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posted on 11 June 2016

Why Don't Low, Zero Or Negative Interest Rates Create Inflation?

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The Federal Reserve and other major central banks around the world have set reference rates near zero, at zero or below zero for some time with the objective of increasing inflation. This, combined with central bank purchases of financial securities from the public (also with an increased inflation target), has failed to produce significant increases in inflation. How can this possibly be?


It has been a base tenet in economics that higher interest rates will "tamp down" inflation and lower rates will enable inflation to increase. The most notable example of the former was the early 1980s regime of Paul Volcker's Federal Reserve which raised the effective Fed Funds rate to 19% to end an oil-crisis induced inflation spiral which peaked at 15% CPI in 1980.

It is this relationship which has been the thinking behind the high liquidity and very low interest rate policies that have attempted to fend off deflation and promote a low rate of inflation during the years following the Great Financial Crisis of 2008. And immediately upon the initiation of the extraordinary monetary policy of the past 7 years, there were many respected financial and economic authorities who started warning that serious inflation would soon be the result from ZIRP and QE (quantitative easing - the creation of excess reserves in the banking system to pay for asset purchases by the Fed).

The inflation warnings came because it was feared that creating trillions of dollars of excess reserves would induce banks to increase lending in an imprudent manner. And the very low interest rates resulting from ZIRP (zero interest rate policy) would encourage unwise borrowing. The resulting increased liquidity would create a much larger surge of inflation than targeted, or so the critics thought.

But, inflation didn't happen.

The reason why these warnings were wrong are many. A few:

  1. Inflation is produced by increasing liquidity when an economy is operating near its output capacity - that has not been the case. There is far more capacity in the global economy than there is demand for goods and services.

  2. With high levels of private debt there has not been an excessive demand for additional credit from creditworthy borrowers.

  3. Many inaccurate predictions were based on an incorrect model of banking.

It is the third item above on which I will elaborate.

The incorrect model of banking is the so-called "loanable funds theory". This is theory still found in many textbooks which states that the interest rate is determined by the demand for and supply of loanable funds. The term loanable funds includes all forms of credit, such as loans, bonds, or savings deposits. It is often referred to as the theory of endogenous money. This inaccurate characterization of banking has poisoned many a mind. The poison is the idea that deposits and reserves limit credit.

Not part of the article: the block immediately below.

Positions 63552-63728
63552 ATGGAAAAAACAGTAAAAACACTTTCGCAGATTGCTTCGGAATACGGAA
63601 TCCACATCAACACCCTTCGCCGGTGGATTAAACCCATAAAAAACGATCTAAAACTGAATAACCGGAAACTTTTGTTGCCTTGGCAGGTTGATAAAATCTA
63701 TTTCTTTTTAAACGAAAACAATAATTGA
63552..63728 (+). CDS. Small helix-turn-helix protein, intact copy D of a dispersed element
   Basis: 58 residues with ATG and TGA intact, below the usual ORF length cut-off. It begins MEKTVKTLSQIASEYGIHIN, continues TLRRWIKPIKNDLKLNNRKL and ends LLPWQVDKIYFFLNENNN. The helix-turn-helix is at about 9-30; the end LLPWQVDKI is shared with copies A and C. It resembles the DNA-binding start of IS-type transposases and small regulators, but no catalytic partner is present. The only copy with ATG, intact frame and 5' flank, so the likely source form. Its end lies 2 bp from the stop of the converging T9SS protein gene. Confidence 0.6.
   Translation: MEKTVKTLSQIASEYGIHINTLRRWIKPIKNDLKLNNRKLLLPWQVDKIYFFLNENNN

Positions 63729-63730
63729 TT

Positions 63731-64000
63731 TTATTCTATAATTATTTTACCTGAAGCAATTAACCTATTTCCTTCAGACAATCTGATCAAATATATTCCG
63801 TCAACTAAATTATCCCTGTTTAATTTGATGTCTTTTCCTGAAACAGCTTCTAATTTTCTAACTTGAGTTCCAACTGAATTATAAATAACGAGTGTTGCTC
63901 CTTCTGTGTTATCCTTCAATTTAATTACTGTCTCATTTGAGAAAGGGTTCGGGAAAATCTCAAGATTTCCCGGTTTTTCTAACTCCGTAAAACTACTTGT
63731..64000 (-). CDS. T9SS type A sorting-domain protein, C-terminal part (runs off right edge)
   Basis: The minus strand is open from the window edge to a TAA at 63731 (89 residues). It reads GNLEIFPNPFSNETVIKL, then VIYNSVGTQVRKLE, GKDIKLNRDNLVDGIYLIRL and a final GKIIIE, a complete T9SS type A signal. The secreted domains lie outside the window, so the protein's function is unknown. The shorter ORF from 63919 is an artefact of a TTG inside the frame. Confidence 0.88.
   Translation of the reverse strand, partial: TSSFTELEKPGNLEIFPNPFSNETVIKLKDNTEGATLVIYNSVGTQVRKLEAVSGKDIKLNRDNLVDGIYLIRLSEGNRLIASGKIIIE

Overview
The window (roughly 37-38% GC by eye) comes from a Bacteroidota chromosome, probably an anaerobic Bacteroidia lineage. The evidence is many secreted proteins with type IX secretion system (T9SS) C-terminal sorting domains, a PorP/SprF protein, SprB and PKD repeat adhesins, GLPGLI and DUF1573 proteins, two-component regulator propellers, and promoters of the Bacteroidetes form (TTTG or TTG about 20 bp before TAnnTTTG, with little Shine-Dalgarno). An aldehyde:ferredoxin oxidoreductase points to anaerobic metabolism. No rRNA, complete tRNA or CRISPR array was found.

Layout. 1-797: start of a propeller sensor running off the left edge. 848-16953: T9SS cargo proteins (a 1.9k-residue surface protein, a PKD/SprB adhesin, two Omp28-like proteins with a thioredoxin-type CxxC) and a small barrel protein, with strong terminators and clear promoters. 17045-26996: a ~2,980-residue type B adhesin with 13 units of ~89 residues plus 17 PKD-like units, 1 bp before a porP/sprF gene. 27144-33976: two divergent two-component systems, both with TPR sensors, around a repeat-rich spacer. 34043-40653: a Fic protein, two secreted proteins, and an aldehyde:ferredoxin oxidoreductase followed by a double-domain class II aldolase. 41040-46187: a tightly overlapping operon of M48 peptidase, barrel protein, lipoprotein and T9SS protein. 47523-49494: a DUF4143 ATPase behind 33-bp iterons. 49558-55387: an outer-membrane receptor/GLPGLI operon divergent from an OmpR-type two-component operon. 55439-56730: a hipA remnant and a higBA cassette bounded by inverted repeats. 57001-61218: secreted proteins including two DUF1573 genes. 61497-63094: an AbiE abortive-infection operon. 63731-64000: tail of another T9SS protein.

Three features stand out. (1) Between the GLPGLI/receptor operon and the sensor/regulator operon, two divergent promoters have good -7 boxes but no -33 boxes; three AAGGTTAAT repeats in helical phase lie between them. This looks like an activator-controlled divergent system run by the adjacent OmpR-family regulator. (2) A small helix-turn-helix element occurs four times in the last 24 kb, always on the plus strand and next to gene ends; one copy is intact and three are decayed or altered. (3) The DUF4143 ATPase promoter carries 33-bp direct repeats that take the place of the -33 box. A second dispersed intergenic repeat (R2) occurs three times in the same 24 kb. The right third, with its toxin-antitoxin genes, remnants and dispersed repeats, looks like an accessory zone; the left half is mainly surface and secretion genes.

The actual operation of banks today uses what is called an exogenous money model: Credit is extended based on perceived ability of the borrower to repay interest and principle. The banker doesn't look at deposits and/or reserves before making a loan - he extends credit based on evaluation of the return. It is said that bank credit "creates money out of thin air".

An aside: Of course, it is temporary money because when the loan is repaid the money is removed from the economy. And the interest paid actually decreases money in the economy below what existed before the loan. That means as money grows in the financial sector is will decrease in the "real economy". Thus if an increase in money is needed for increased output, that can only come from an expansion of credit.

So new temporary money is created through credit secured by the ability of the borrower to repay, not in any way by the amount of reserves or deposits in the banking system. Any imbalance created in reserve requirements across the entire banking system is corrected by the Fed, with increases in aggregate reserves when necessary.

So let's go back to QE and ZIRP? That does create money but in an ineffectual way for a credit economy. The impact is on reserves which, as discussed above, has no significant relationship to issuance of new loans. And some think ZIRP may actually discourage new loans because low interest does not adequately compensate for risk involved in issuing new credit.

So, as Steven Hansen suggested this week (and he is not the first), raising interest rates may indeed increase credit issuance because banks will be able to be compensated for the risk assumed in making loans.

Another aside: if QE and ZIRP do not positively effect creation of new credit and therefore growth in the "real economy" what does it do? As many have pointed out it merely provides means of inflating the value of existing assets rather than supporting the creation of new assets.

I find the lack of recognition of these relationships by policy makers to be extremely distressful. ZIRP and QE have limited effect on the "real economy" of goods and services. A larger impact is seen in the inflation of financial asset values. And though people in the "real economy" got little benefit from the asset inflation, when the bubble bursts they will definitely feel the blast.

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